Thursday, November 11, 2010
Bridge of Death
**This is Part II of the story above:
Growing up, I probably watched The Bridge Over the River Kwai four or five times. The theme music is very recognizable to most of us. In truth, Hollywood depicted something far different, far "prettier" than the actual event. Mr. Holden had to have a hero's role, of course. Little did I know I had a personal connection to the men memorialized in the film; a battalion of American soldiers who would be dubbed "The Lost Battalion" after the war. (Another good site of information is found here.)
As horrible as the Nazi death camps were, the Japanese were equally as barbaric and cruel and their war crimes have been referred to as the Asian Holocaust. Different numbers are bandied about, but it is generally agreed over 100,000 civilians and POWs died during in the construction of the Burma-Siam Railway.
In speaking with Mr. Hubert Griffith last spring (who sadly has now passed away), an American POW who served with Oather Hufstutler, I learned the POWs who worked this "Death Railway" were starved, treated worse than cattle, expected to perform heavy labor under the most extreme depraved conditions, and fed mouldy rice and gruel just enough to keep them alive. He also explained that often their guards were not Japanese, but were Koreans. Frequent beatings were the norm, just to keep moral low among the prisoners. Often, simply because they felt their manhood and status threatened (but probably more to do with hatred for Americans), the Japanese would force the American POWs to walk in a line to the work area on their knees so that the prisoners did not tower over their oppressors.
Better than three years passed before the 131st Artillery men were liberated. Most of the men had been moved to Saigon to work at a refinery. It was about this time the French and the natives were fighting. One day while walking back to the POW camp, a Frenchman rode by on his bicycle and whispered to the men that the war was over.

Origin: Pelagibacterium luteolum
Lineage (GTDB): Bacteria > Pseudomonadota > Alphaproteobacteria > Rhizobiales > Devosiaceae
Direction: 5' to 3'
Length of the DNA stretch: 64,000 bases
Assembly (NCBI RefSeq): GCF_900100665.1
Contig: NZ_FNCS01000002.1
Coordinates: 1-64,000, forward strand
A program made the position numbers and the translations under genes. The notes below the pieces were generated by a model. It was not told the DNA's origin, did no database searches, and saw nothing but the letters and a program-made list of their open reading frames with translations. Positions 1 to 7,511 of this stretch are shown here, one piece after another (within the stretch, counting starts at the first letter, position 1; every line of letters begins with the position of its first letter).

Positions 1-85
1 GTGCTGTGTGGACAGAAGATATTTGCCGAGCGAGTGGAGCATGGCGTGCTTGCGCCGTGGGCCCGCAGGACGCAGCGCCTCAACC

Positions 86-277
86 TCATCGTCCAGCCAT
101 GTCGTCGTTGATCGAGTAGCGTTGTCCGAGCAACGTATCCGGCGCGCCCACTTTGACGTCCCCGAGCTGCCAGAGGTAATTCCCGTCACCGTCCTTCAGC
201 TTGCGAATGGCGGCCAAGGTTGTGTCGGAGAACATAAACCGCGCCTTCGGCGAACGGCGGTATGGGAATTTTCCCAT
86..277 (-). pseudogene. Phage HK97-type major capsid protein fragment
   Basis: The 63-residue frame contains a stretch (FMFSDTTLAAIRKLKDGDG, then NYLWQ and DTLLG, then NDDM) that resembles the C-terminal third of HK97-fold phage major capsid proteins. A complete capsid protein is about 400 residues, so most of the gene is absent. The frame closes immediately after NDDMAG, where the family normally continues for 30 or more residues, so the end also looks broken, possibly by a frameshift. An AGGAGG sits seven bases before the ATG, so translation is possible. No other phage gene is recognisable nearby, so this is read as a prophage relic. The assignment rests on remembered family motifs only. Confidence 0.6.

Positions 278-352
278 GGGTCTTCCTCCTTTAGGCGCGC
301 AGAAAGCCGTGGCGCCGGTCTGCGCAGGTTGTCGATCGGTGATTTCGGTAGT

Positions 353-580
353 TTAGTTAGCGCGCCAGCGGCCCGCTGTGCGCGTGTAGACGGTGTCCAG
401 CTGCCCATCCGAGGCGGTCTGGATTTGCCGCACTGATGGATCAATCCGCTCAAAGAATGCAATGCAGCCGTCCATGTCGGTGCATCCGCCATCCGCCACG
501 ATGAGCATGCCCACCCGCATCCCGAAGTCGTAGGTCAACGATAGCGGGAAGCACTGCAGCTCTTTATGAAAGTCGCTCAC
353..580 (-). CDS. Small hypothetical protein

Eventually, about three weeks after the Frenchman's revelation, the men were shipped out first to Calcutta, India to heal and recuperate before the long flight back to the US.
My mother's second cousin, Oather Hufstutler, returned home to eventually marry. My mother remembers his homecoming well; the family gathered at Uncle Henry and Aunt Della's farm for a big dinner and celebration. Oather was a gaunt, sickened young man who looked more ancient than his own father. Mom was only a teenager, but Oather's appearance remained in her memory forever. She said she doesn't recall him saying much of anything the entire evening, just sat and smiled some, but mostly stared off in the distance.
Oather died in 1965 at the age of 47 - the family said his health was never good after the war, and that he had severe "stomach problems". No doubt.
I am proud to have discovered his history and our family connection. Perhaps another long lost relative will stumble upon this post and I can fill in some missing gaps.
This story been a journey of love for a distant relative I never personally knew.
May he rest in peace.